You can send your novel to Broo: BD.Submmission@dhhliteraryagency.com
Read more about Broo Doherty
Follow Broo on twitter: @BrooDoherty
We’re delighted to have a guest post on the D H H Literary Agency blog from Natasha Bardon, Deputy Publishing Director of Harper Voyager UK. We’ve long known Natasha as one of the strongest forces in SFF publishing, she works with everyone from George R.R. Martin to Robin Hobb to Joe Abercrombie. Today we’re thrilled to host her warm and moving post about all she wants for Christmas.
There’s something quite magical about visiting D H H Literary Agency & Goldsboro Books at Christmas. The lights go up in the window, the books are bathed in a warm, golden light as night creeps in at around four and there’s a hushed silence between customers entering and leaving the shop – an exhalation, not of Christmas cheer, though that of course is there in abundance, but of Christmas calm.
It’s much like those closely guarded and precious moments you stumble upon on Christmas day. Moments such as making the tea before anyone else is awake, or just before Christmas dinner when the table is laid out, crackers un-pulled and everyone happy to wait, just for a moment. That’s exactly how I feel when wandering down Cecil Court: scarf, hat and gloves firmly pulled over the extremities. You stand outside that golden window feasting on the hints of what you’ll find inside and you pause, you take a moment, you enjoy the anticipation of stumbling upon a world that will be all your own – that is yours for the taking.
You enter the shop and off you go, meeting agents, authors and customers alike. So though I could list off all of the books that top my Christmas wish list, what I’m wishing for most this Christmas is time to appreciate the moments we all take for granted. Not the main events (they get all the attention), but the moments before something really wonderful happens; before you discover your new favourite book, or before you walk into Goldsboro and find one signed by the very hand that wrote it.
You can follow Natasha on twitter: @NatashaBardon
A Little Life, All Involved, Anthony Ryan, Asking for It, Cormac McCarthy, David Headley, David Mitchell, Del Rey UK, DHH Literary Agency, Fantasy, Harry Illingworth, Pierce Brown, Rebecca Levene, science fiction, Submissions, YA
At DHH Literary Agency, we’re all about finding talented authors and nurturing their career. Personally, I love the editorial process and work from start to finish with authors to find them a home in the difficult world of publishing. I learn everyday from my mentors David Headley & Broo Doherty. I assist David with all of his authors and we have a very strong relationship and work fantastically as a team. Recently we sold Mark de Jager’s debut novel, Infernal, to Del Rey UK. It is a dark and thunderous fantasy debut. The reason for this article is to tell you about what it is that I am looking for in submissions this Christmas, but also to tell you about my taste as a reader, so that you might get a better sense for what I’d love to land in my inbox.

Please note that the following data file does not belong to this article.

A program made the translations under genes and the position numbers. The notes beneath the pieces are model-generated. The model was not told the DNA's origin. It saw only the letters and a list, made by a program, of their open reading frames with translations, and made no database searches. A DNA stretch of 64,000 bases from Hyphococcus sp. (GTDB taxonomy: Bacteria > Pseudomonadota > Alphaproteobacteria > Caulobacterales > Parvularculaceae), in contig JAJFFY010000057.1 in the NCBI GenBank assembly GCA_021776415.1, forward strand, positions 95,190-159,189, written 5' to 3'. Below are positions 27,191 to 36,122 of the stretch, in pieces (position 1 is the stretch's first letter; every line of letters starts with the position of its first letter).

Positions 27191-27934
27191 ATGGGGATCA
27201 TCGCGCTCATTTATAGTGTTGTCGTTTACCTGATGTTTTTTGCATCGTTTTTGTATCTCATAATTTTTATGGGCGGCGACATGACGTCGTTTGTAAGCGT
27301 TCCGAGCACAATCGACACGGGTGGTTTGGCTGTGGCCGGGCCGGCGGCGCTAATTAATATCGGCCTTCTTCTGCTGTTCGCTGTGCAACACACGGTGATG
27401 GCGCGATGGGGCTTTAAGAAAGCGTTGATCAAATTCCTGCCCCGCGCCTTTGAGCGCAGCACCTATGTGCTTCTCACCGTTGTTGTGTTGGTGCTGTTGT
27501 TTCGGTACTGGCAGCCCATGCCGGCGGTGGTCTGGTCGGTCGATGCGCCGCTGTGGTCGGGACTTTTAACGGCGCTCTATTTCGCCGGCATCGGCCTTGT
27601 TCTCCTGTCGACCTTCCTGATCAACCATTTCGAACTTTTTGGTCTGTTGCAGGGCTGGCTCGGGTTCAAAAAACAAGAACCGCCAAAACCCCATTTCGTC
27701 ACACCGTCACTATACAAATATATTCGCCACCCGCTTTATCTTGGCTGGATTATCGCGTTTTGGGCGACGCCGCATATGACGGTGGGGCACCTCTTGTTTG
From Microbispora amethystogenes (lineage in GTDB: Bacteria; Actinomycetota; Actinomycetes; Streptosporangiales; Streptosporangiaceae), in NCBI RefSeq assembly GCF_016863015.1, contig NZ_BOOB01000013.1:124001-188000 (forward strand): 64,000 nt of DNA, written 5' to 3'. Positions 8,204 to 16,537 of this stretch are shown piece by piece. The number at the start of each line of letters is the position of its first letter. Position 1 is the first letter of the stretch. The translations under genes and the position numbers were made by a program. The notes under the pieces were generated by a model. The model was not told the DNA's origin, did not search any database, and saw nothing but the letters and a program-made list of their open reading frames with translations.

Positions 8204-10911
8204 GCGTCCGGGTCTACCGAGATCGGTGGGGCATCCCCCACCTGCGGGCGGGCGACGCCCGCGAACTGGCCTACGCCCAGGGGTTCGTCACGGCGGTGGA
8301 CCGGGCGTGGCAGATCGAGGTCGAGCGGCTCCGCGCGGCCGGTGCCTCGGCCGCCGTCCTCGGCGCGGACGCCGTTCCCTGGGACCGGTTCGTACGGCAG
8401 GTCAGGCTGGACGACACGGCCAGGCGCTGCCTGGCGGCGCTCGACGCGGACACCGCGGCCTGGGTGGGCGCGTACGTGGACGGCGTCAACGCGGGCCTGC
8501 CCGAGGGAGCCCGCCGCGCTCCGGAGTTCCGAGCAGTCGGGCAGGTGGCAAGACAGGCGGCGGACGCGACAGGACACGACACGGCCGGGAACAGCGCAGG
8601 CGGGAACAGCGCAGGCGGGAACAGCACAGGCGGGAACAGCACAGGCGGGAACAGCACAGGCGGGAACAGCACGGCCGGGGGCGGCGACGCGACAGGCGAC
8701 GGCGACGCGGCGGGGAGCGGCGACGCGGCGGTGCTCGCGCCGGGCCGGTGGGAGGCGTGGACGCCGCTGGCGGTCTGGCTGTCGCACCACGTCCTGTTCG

I am predominantly looking for genre fiction, preferably on the adult side, (although I love YA and will happily also look at it, but certainly with a slant towards adult). Science fiction and fantasy is what I love. Some of my favourite authors are Joe Abercrombie, Pierce Brown, Anthony Ryan, Cormac McCarthy and many more I’ll go on to mention, and many more I won’t have the chance to. I love epic fantasy, in fact I love all fantasy. I like it dark and edgy, or grimdark as it is commonly now referred. Violence is no problem for me, I welcome it, though it doesn’t need to be gratuitous. I love a quest, and morally dubious characters. Abercrombie nails all this as his adult work is violent, yet darkly humorous, and his current YA series is also one of my recent favourites.
I like to get lost in big secondary worlds, anti-heroes and dangerous and dark arts. I like high-concept novels like Hugh Howey’s Wool trilogy and Claire North is magnificent, and I also love literary sci-fi type literature like Emily St. John Mandel’s Station Eleven. It was my favourite novel of 2015. I only recently discovered Ted Chiang’s work but he is pure class, and I’d also love to see some unique space opera stuff come my way. This year I’ve also loved The Hunter’s Kind by Rebecca Levene, her Hollow Gods series is outstanding, and YA crossover books like Sabaa Tahir’s An Ember in the Ashes and Francesca Haig’s The Fire Sermon have been very strong.
I also like to be made to laugh. Science fiction and fantasy doesn’t have to be serious and I don’t confine myself to the above. I just want to be entertained, Scott Lynch being a great example. Although I have to say I do love a strong, angry voice, Pierce Brown’s Red Rising trilogy, and his protagonist Darrow, being the perfect example. It is one of my favourite trilogies ever and finding something like that would be a dream. For me it is all about a strong hook and great writing that immediately affects me; that is bold and won’t allow me to stop reading. A truly fascinating, memorable protagonist is a huge thing, but it’s not just about the protagonist, but the supporting characters as well. And I know that’s what everyone says. To an extent, everything has been done before, but it doesn’t mean it can’t be done again in different ways, I’d love to find something that makes what it is it’s own. Of course I’d like to find something that’s never been done before, too. But doesn’t everyone?